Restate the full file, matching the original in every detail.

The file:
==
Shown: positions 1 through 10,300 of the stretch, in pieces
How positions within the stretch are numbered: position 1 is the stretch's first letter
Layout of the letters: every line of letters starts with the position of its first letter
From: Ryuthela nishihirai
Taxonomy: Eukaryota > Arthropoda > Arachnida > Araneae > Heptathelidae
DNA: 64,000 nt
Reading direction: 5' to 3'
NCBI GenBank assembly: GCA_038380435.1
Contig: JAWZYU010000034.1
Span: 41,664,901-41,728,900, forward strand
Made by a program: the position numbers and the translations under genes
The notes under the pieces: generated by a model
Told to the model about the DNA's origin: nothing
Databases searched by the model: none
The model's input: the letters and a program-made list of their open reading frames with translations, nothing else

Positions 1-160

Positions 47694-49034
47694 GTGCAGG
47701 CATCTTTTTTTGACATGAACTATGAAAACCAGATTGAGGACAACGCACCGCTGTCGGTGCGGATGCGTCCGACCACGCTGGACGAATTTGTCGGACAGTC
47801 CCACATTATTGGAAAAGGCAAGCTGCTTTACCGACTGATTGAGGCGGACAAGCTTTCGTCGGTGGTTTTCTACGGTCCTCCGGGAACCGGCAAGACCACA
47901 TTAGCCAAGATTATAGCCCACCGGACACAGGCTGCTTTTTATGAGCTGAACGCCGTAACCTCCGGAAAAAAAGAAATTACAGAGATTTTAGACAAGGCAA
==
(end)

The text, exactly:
Shown: positions 1 through 10,300 of the stretch, in pieces
How positions within the stretch are numbered: position 1 is the stretch's first letter
Layout of the letters: every line of letters starts with the position of its first letter
From: Ryuthela nishihirai
Taxonomy: Eukaryota > Arthropoda > Arachnida > Araneae > Heptathelidae
DNA: 64,000 nt
Reading direction: 5' to 3'
NCBI GenBank assembly: GCA_038380435.1
Contig: JAWZYU010000034.1
Span: 41,664,901-41,728,900, forward strand
Made by a program: the position numbers and the translations under genes
The notes under the pieces: generated by a model
Told to the model about the DNA's origin: nothing
Databases searched by the model: none
The model's input: the letters and a program-made list of their open reading frames with translations, nothing else

Positions 1-160

Positions 47694-49034
47694 GTGCAGG
47701 CATCTTTTTTTGACATGAACTATGAAAACCAGATTGAGGACAACGCACCGCTGTCGGTGCGGATGCGTCCGACCACGCTGGACGAATTTGTCGGACAGTC
47801 CCACATTATTGGAAAAGGCAAGCTGCTTTACCGACTGATTGAGGCGGACAAGCTTTCGTCGGTGGTTTTCTACGGTCCTCCGGGAACCGGCAAGACCACA
47901 TTAGCCAAGATTATAGCCCACCGGACACAGGCTGCTTTTTATGAGCTGAACGCCGTAACCTCCGGAAAAAAAGAAATTACAGAGATTTTAGACAAGGCAA